US5290558A (en) * 1989-09-21 1994-03-01 Osteotech, Inc. Flowable demineralized bone powder composition and its use in bone repair
KR0145278B1 (en) * 1991-06-21 1998-07-15 브루스 엠. 에이센 Pharmaceutical formulations of osteogenic proteins
CA2119090A1 (en) * 1993-03-26 1994-09-27 Wayne R. Gombotz Compositions for controlled release of biologically active tgf-.beta.

Patent Citations (4)

* Cited by examiner, † Cited by third party
Publication number Priority date Publication date Assignee Title
GB2093348A (en) * 1981-02-23 1982-09-02 Leo Pharm Prod Ltd Pharmaceutical composition for implantation
WO1984004674A1 (en) * 1983-05-31 1984-12-06 Jang Choong Gook Dry direct compression compositions for controlled release dosage forms
US5013649A (en) * 1986-07-01 1991-05-07 Genetics Institute, Inc. DNA sequences encoding osteoinductive products
US5171579A (en) * 1991-10-11 1992-12-15 Genetics Institute, Inc. Formulations of blood clot-polymer matrix for delivery of osteogenic proteins

Cited By (448)

* Cited by examiner, † Cited by third party
Publication number Priority date Publication date Assignee Title
US5626861A (en) * 1994-04-01 1997-05-06 Massachusetts Institute Of Technology Polymeric-hydroxyapatite bone composite
US6369116B1 (en) 1995-06-02 2002-04-09 Oculex Pharmaceuticals, Inc. Composition and method for treating glaucoma
US20060280774A1 (en) * 1995-06-02 2006-12-14 Allergan, Inc. Compositions and methods for treating glaucoma
US20060204543A1 (en) * 1995-06-02 2006-09-14 Allergan, Inc. Formulation for controlled release of drugs by combining hydrophilic and hydrophobic agents
US5869079A (en) * 1995-06-02 1999-02-09 Oculex Pharmaceuticals, Inc. Formulation for controlled release of drugs by combining hydrophilic and hydrophobic agents
US20050191334A1 (en) * 1995-06-02 2005-09-01 Allergan, Inc. Formulation for controlled release of drugs by combining hydrophilic and hydrophobic agents
US7048946B1 (en) 1995-06-02 2006-05-23 Allergan, Inc. Formulation for controlled release of drugs by combining hyrophilic and hydrophobic agents
US20050048098A1 (en) * 1995-06-02 2005-03-03 Allergan, Inc. Formulation for controlled release of drugs by combining hydrophilic and hydrophobic agents
US6504079B2 (en) 1995-06-07 2003-01-07 Stryker Corporation Terminally sterilized osteogenic devices and preparation thereof
US6013856A (en) * 1995-06-07 2000-01-11 Stryker Corporation Terminally sterilized osteogenic devices and preparation thereof
US6461630B1 (en) 1995-06-07 2002-10-08 Stryker Corporation Terminally sterilized osteogenic devices and preparation thereof
EP0949335A1 (en) * 1996-12-25 1999-10-13 Hoechst Marion Roussel, Ltd. Process for preparing purified dimer of bone-derived factor
EP0949335B1 (en) * 1996-12-25 2004-05-06 Biopharm Gesellschaft zur biotechnologischen Entwicklung von Pharmaka mbH Process for preparing purified dimer of bone-derived factor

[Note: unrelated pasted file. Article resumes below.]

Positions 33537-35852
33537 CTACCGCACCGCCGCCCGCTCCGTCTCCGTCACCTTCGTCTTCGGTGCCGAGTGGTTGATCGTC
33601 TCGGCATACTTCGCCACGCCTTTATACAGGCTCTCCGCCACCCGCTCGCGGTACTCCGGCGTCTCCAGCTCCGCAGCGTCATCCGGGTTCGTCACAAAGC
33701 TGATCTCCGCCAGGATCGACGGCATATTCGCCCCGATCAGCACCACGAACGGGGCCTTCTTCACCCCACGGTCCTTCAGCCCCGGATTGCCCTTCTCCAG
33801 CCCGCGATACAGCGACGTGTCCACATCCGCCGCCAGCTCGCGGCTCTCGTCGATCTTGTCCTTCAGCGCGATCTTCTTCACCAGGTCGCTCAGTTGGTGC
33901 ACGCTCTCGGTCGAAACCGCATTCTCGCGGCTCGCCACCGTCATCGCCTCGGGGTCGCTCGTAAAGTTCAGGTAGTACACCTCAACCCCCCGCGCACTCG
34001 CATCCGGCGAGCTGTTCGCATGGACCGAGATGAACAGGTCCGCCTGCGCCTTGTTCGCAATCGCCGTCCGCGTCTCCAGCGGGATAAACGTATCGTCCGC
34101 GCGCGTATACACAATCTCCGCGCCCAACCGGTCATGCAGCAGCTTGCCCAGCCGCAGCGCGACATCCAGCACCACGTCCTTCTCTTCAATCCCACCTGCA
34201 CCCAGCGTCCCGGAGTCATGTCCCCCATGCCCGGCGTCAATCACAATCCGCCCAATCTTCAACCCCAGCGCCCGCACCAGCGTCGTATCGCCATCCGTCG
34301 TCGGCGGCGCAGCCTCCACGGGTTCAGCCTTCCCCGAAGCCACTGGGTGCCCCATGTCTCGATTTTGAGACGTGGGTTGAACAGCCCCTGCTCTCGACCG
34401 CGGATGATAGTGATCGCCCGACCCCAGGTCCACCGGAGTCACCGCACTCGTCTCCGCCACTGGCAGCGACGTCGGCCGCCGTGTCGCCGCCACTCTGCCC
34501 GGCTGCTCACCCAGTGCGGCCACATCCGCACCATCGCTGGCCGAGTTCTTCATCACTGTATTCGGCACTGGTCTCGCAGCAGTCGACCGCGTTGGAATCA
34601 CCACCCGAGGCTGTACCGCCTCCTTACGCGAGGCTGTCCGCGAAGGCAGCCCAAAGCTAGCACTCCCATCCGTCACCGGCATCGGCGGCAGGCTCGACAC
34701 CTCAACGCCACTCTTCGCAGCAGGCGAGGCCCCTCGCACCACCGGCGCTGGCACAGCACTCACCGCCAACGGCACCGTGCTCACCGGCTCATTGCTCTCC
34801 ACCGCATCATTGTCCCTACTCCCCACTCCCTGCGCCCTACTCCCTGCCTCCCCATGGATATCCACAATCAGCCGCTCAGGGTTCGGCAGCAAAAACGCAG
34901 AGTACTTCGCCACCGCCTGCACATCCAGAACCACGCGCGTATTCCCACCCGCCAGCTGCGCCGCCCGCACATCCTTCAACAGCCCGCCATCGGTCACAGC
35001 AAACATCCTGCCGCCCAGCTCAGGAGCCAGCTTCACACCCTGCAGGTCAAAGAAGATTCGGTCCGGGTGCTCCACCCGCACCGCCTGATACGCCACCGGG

US6281195B1 (en) * 1997-02-07 2001-08-28 Stryker Corporation Matrix-free osteogenic devices, implants and methods of use thereof
US6426332B1 (en) * 1997-02-07 2002-07-30 Stryker Corporation Matrix-free osteogenic devices, implants and methods of use thereof
AU779278B2 (en) * 1997-02-07 2005-01-13 Stryker Corporation Matrix-free osteogenic devices, implants and methods of use thereof
US20090060976A1 (en) * 1997-03-20 2009-03-05 Rueger David C Osteogenic devices and methods of use thereof for repair of endochondral bone and osteochondral defects
US7041641B2 (en) 1997-03-20 2006-05-09 Stryker Corporation Osteogenic devices and methods of use thereof for repair of endochondral bone and osteochondral defects
US8354376B2 (en) 1997-03-20 2013-01-15 Stryker Corporation Osteogenic devices and methods of use thereof for repair of endochondral bone, osteochondral and chondral defects
US7410947B2 (en) 1997-03-20 2008-08-12 Stryker Corporation Osteogenic devices and methods of use thereof for repair of endochondral bone and osteochondral defects
US20060177475A1 (en) * 1997-03-20 2006-08-10 Rueger David C Osteogenic devices and methods of use thereof for repair of endochondral bone and osteochondral defects
US8372805B1 (en) 1997-03-20 2013-02-12 Stryker Corporation Osteogenic devices and methods of use thereof for repair of endochondral bone, osteochondral and chondral defects
WO1998041246A3 (en) * 1997-03-20 1998-10-22 Creative Biomolecules Inc Osteogenic devices and methods of use thereof for repair of bone
EP1719531A3 (en) * 1997-03-20 2011-07-20 Stryker Corporation Osteogenic devices and methods of use thereof for repair of bones
EP1719531A2 (en) 1997-03-20 2006-11-08 Stryker Corporation Osteogenic devices and methods of use thereof for repair of bones
WO1998041246A2 (en) * 1997-03-20 1998-09-24 Stryker Corporation Osteogenic devices and methods of use thereof for repair of bone
EP1719532A2 (en) 1997-03-20 2006-11-08 Stryker Corporation Osteogenic devices and methods of use thereof for repair of bones
EP1719532A3 (en) * 1997-03-20 2011-07-20 Stryker Corporation Osteogenic devices and methods of use thereof for repair of bones
US8802626B2 (en) 1997-03-20 2014-08-12 Stryker Corporation Osteogenic devices and methods of use thereof for repair of endochondral bone, osteochondral and chondral defects
US6071982A (en) * 1997-04-18 2000-06-06 Cambridge Scientific, Inc. Bioerodible polymeric semi-interpenetrating network alloys for surgical plates and bone cements, and method for making same
WO1998048830A1 (en) * 1997-04-28 1998-11-05 Trustees Of The University Of Pennsylvania Method for promoting myogenesis using osteogenic proteins